Ever think it’s too late to start over? Ever worry about acceptance? My friend Jeanie Raffa is one of the most thought-provoking, compassionate people I know. Read Jeanie’s short story about courage, self-acceptance, and open-heartedness. If you’ve ever struggled with these issues you’ll find this worth a few minutes of your time. 



Something Different About Last Weekend


I want to tell you about last weekend.


But first, some background.  Around 35 years ago, my husband’s youngest brother, Tony, called us late one night from college to tell us he was gay.  My first reaction was surprise.  This was in the late seventies, when homosexuality was still so closeted that the average straight person rarely thought about it, let alone openly encountered it.


tonyscott1My next reaction was a flash of understanding. Suddenly Tony’s unhappiness and occasional troubling behavior as a teenager made sense.  How alone he must have felt. How he must have despaired of ever finding acceptance.


That’s why my third reaction was admiration for Tony’s courage. Where had that come from? What pain had brought him to this place?  How much more would he experience now that he had chosen to reveal his truths to a judgmental and unforgiving world? I had never met anyone with that kind of bravery before, and I was in awe of it. Could I be that brave?  I didn’t think so. I was still too afraid of failure and censure to leave the conventional path I was on.


Years passed.  Tony became an interior designer and thrived in a profession he loved. Eventually he started his own successful design firm in Houston. Meanwhile, I grew increasingly unhappy with myself. Unlike Tony, I didn’t love my work as a college professor, but I was too afraid to quit and start over.


Then, when I thought there must be something terribly wrong with me and had given up hope of ever finding fulfillment, I discovered Jungian psychology. Afraid of what I might discover about myself, but even more afraid of wasting my truths on an unlived life, I turned within and stepped into a bold new adventure of self-discovery and authentic living.


By the time Tony and Scott met I had quit teaching and written my first book. Two years later they invited Fred and me to Houston where I conducted their commitment ceremony. Never have I felt such warmth and kindness, such sincere interest and approval, as I received from their friends that weekend. The natural, unforced acceptance of these total strangers was a revelation.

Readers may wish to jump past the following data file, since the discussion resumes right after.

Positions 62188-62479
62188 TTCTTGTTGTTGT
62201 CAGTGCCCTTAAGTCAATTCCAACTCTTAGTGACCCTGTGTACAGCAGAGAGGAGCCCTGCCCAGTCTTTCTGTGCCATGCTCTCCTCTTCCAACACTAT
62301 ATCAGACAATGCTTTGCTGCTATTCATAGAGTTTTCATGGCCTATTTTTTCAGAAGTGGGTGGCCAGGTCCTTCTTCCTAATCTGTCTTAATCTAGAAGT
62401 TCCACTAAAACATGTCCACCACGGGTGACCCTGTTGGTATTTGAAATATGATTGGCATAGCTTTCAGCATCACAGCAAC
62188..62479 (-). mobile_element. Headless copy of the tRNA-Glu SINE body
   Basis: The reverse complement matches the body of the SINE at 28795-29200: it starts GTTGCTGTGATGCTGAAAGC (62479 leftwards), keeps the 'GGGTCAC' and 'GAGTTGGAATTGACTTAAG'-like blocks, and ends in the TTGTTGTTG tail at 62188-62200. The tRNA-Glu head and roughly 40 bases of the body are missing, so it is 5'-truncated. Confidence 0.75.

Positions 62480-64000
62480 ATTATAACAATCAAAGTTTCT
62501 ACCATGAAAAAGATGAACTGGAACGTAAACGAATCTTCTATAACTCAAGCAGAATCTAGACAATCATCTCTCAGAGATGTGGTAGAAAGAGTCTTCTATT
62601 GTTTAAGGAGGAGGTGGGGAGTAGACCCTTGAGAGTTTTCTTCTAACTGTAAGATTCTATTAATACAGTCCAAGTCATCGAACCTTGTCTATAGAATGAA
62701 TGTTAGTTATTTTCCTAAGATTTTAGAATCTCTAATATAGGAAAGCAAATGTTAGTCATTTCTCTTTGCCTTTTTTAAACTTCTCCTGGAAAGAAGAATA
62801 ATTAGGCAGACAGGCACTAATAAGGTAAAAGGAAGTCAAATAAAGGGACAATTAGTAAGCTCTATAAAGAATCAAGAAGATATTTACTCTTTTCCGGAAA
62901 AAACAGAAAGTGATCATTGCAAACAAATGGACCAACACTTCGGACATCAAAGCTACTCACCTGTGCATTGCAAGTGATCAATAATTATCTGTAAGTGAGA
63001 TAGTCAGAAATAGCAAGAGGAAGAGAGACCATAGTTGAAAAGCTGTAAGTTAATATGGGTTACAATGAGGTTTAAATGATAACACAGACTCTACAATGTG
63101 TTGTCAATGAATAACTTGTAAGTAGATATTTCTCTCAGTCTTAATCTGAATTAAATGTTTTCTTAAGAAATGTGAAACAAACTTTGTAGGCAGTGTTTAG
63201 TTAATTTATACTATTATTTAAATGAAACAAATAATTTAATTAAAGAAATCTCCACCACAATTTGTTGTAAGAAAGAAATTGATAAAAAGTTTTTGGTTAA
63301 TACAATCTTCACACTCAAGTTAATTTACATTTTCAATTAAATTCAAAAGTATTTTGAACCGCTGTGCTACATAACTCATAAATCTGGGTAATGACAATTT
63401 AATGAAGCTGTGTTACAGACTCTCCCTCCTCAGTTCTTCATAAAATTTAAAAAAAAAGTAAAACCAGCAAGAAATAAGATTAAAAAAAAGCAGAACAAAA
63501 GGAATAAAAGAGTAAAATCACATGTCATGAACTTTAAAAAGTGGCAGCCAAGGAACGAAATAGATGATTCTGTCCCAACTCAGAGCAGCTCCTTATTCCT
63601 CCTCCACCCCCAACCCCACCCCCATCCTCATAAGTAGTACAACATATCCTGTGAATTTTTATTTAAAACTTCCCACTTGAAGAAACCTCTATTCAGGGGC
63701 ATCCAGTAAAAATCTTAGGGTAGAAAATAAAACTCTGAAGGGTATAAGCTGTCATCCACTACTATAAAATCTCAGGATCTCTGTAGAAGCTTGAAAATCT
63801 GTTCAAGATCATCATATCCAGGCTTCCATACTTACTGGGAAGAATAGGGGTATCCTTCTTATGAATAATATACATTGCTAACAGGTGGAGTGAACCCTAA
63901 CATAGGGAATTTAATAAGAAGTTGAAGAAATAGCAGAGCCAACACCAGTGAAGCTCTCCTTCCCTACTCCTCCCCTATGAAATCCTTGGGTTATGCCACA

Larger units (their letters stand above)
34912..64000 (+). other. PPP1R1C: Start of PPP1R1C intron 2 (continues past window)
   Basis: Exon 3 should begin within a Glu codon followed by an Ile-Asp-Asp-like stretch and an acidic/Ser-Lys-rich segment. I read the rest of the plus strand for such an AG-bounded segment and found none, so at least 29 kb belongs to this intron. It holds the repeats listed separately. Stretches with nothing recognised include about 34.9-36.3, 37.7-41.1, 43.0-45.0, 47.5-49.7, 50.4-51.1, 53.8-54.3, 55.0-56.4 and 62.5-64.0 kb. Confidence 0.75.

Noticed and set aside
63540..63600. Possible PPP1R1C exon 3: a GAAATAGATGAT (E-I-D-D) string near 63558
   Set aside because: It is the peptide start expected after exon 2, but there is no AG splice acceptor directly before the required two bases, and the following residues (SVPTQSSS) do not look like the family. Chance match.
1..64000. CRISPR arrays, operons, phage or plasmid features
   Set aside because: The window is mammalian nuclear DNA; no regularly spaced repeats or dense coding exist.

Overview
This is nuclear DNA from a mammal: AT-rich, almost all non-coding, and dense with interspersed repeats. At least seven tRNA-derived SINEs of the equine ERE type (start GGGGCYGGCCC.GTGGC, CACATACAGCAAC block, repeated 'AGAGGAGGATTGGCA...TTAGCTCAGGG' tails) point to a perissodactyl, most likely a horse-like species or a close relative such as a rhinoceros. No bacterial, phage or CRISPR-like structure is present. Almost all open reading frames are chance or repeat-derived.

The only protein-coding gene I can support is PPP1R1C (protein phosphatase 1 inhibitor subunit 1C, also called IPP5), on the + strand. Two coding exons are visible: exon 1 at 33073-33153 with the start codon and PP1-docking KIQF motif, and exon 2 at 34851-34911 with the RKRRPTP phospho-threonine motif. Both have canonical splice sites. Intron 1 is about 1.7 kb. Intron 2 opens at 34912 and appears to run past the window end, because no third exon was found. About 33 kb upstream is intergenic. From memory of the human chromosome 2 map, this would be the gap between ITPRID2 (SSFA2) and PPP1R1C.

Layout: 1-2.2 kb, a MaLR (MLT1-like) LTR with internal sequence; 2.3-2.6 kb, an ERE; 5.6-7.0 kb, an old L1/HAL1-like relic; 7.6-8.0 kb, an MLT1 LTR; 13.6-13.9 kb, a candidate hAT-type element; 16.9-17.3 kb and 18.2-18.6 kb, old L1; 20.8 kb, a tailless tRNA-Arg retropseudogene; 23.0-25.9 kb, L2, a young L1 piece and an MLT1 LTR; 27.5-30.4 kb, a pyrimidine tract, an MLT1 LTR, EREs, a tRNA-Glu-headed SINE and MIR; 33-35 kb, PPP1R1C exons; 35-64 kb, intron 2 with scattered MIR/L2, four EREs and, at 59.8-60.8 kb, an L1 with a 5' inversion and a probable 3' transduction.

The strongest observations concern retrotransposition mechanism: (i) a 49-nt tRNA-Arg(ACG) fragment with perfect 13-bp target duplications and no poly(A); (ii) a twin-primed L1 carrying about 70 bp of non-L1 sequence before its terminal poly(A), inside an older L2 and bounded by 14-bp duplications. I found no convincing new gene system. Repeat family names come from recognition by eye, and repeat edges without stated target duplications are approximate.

tonyscott2Since then I’ve encountered this attitude many times. Always from Tony and Scott and their friends. Most recently I felt it last weekend at the city clerk’s office in New York where Fred and I went to witness their marriage. While waiting for their number to be called I sat next to a producer of Broadway musicals. In just moments, he and his partner would be legally married after being together for 35 years. They, too, exuded a rare, unguarded friendliness.


What makes people like this so different from the norm? I found my answer at the play we attended that night. Kinky Boots is a delightful musical about a young man who saves his father’s shoe factory by making boots for drag queens. Its theme is acceptance: how it is withheld by some and freely given by others.


Most of us have been hurt by some form of prejudice, whether because of our nationality, race, religion, social or economic class, age, appearance, gender or sexuality. The people who automatically judge and reject us do so because they fear and reject their own differentness. Those who freely accept us have broken through their fear and found the courage to accept themselves.


Reflecting on last weekend, I realize why it was so very special for me. Since that late night phone call so many years ago Tony has been a beloved teacher who paved the way for me to stop fearing my life and start living it. He did that by showing me what courage, self-acceptance, and open-heartedness look like. These are among my most treasured lessons and I will always be grateful.


Congratulations, Tony and Scott!!  May your marriage be long and happy.  And thank you for being in my life.




You can find Jeanie’s Healing the Sacred Divide at Amazon and at Larson Publications, Inc.






  1. Beautiful. It is truly in the things this world finds unacceptable where the opportunity for courage, self-acceptance, and open-heartedness lies. We just need to open our minds, and drop our guards. Thanks for putting this out there.

  2. Marilyn Hazard Barton says:

    Catching up on Charles posts this morning. What a beautiful read Jeanie Raffa. We are all looking for courage, self-acceptance and open heartedness. Every day life is a challenge and dropping our guards as Vince says is not always easy. We become prejudice at an early age along with being judgemental and we can live a life only filled with the things that make us comfortable.

    My life has had the Tony and Scotts in it and the association and friendships were with many of the teachers in our sons elementary school…the music teacher, the art teacher, the librarian, the physical education teacher, our sons 2nd grade teacher and the principal. This was in the 80’s and in all of the 5 years that our son was at that school and we were volunteers I never heard any remarks from parents or other staff that was derogatory. These were some of the finest individuals that I had ever met and when I look back I realize that they were all happy with their lives. They all had partners that were loving and supportive and who brought love and fullfillment into their lives. Aren’t we or didn’t we all look for that.

    Good luck to Tony and Scott…may they continue to thrive in a world that still makes being gay a dirty word. We may not always understand the path that one has chosen but we can be kind and compassionate and understanding.

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